Sex is an integral part of the relationship between Michal and David. I debated leaving it out, but I would not have been able to show the reader the intensity of their attraction, obsession and yes, love, because they did love each other deeply. At the end, the reader should hopefully understand viscerally how it felt to be Michal, a woman ruled by love but caught in the challenging situations of her life.
Oh, I'm having fun with this one, Broken Build, a romantic suspense set in Silicon Valley with a software build engineer as the protagonist. This one has a simple premise. Could a man ever love a woman who had harmed him in the worst possible way? And I don't mean broken his heart, or stolen his money, or cheated on him with his best friend. But something much, much worse. I'm not going to tell you what it is because I structured this story in a way where things are revealed at the same time the character who is most affected by it finds out. It is a story for reader participation, whether throwing their e-readers into the wall, or laughing until their sides split, or howling and screaming at my characters while racing with them to solve the mystery.
On the surface, it's about broken software, broken cars, and broken lives. But it is a hopeful message that has a quirky ending. I'm not sure about a series yet, but there are quite a few characters that can be developed further (of the ones that aren't killed off or arrested).
Heather: Besides writing, what are your passions? Your muse?
I have a lot of passions, probably too many. I love music, playing the violin, mandolin and mountain dulcimer: classical and folk music. I've also made 23 mountain dulcimers, but I left off when the writing, revising and editing chores got too time consuming.
Nothing beats the first draft, and that's where my muse is. It's slinging words onto the screen without abandon, love-at-first-sight-daring, eating, sleeping, and dreaming my characters, and living through them. And most of all, it's the raw agony, the yawning void or the pressure-cooker fury, and blissful love with starry eyes, and having those emotions dictate the story. Too bad I only get about a month or two of first draft fever, then it's off to critique groups and the grind of revision and polishing.
If you don't have some people hating what you're doing, you're not doing it passionately enough. - Rachelle Ayala
What's your opinion? Should Bible characters have sex or keep it behind the scenes? How explicit compared to contemporary romance novels? Compared to historical romances? How necessary do you think sex is for the love connection? Do you want to be shown or told?
Wednesday, July 25, 2012
Tuesday, July 24, 2012
Sunday, July 22, 2012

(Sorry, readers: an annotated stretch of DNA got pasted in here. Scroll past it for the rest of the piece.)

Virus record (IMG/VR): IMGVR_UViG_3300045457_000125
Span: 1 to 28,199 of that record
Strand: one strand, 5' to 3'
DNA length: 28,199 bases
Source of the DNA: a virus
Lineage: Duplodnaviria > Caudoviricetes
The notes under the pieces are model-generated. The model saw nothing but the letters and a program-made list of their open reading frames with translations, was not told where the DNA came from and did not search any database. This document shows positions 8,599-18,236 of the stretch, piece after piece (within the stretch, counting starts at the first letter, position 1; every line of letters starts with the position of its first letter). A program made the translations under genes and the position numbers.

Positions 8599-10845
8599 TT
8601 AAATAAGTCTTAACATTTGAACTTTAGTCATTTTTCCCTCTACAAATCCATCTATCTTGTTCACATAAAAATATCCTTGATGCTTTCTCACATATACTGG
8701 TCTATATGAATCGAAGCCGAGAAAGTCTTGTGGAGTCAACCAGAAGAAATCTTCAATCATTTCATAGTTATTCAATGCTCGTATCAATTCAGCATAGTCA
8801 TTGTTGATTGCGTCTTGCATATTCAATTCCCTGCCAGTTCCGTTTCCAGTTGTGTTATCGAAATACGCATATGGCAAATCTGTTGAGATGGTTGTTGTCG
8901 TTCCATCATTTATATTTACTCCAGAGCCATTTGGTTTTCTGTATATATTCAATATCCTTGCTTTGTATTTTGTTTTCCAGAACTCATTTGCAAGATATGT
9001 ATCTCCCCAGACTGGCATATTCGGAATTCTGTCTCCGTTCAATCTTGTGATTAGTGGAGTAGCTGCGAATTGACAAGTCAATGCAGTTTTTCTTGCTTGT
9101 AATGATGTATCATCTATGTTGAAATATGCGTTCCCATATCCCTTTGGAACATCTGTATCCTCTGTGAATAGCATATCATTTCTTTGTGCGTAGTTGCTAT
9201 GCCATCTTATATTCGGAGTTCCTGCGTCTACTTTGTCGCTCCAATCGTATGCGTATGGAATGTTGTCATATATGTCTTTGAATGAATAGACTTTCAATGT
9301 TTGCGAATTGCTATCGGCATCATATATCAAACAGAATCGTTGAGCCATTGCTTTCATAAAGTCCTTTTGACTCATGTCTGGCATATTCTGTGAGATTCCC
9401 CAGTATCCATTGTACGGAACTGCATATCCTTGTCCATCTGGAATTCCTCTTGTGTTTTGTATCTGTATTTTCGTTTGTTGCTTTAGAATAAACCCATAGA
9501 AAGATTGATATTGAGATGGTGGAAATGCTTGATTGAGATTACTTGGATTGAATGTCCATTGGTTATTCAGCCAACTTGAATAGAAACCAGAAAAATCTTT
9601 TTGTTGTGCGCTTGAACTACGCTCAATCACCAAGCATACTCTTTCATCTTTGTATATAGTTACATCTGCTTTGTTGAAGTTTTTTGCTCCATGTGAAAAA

Rachelle: I definitely want to read this one. I'll still think of her as a Michal, but I can see how Maya fits in with her Central American side. Sounds like you've got it all planned out. Well, thanks for visiting with us and I am sure JET will be another blockbuster.
Russell: You're welcome. I definitely hope so!
Non-fiction includes the international bestseller An Angel With Fur (animal biography) and How To Sell A Gazillion eBooks In No Time (even if drunk, high or incarcerated), a parody of all things writing-related.
Blake lives in Mexico and enjoys his dogs, fishing, boating, tequila and writing, while battling world domination by clowns.
His blog can be found at RussellBlake.com where he publishes his periodic thoughts, such as they are.
My rating: 5 of 5 stars
This book is life-affirming and positive. When we first meet Samantha, the protag, she is in the throes of yet another breakup, has quit her boring job, and is wetting her pillow with tears every night. Somehow along the way, while writing her novel and in between therapy sessions, Samantha has a dream with these words. "WRITE POSITIVE"
What follows is a miracle, but one in small baby steps. Amanda rethinks her existence and the negative self-talk that constantly spiraled around her, dooming her relationships and hampering her success. Instead she grits her teeth and determines to Write Positive every day in her Positive Journal.
Well before the halfway point, I set this book aside and started my own Positive Journal. I counted my blessings, thanked God for letting me meet Heather and buy her book, and cast negativity and worries behind me. Knowing God has a plan for me, and really trusting it are two different things. Keeping a Positive Journal and writing down my prayers and giving thanks will help me to do the best I can and leave the results to Him.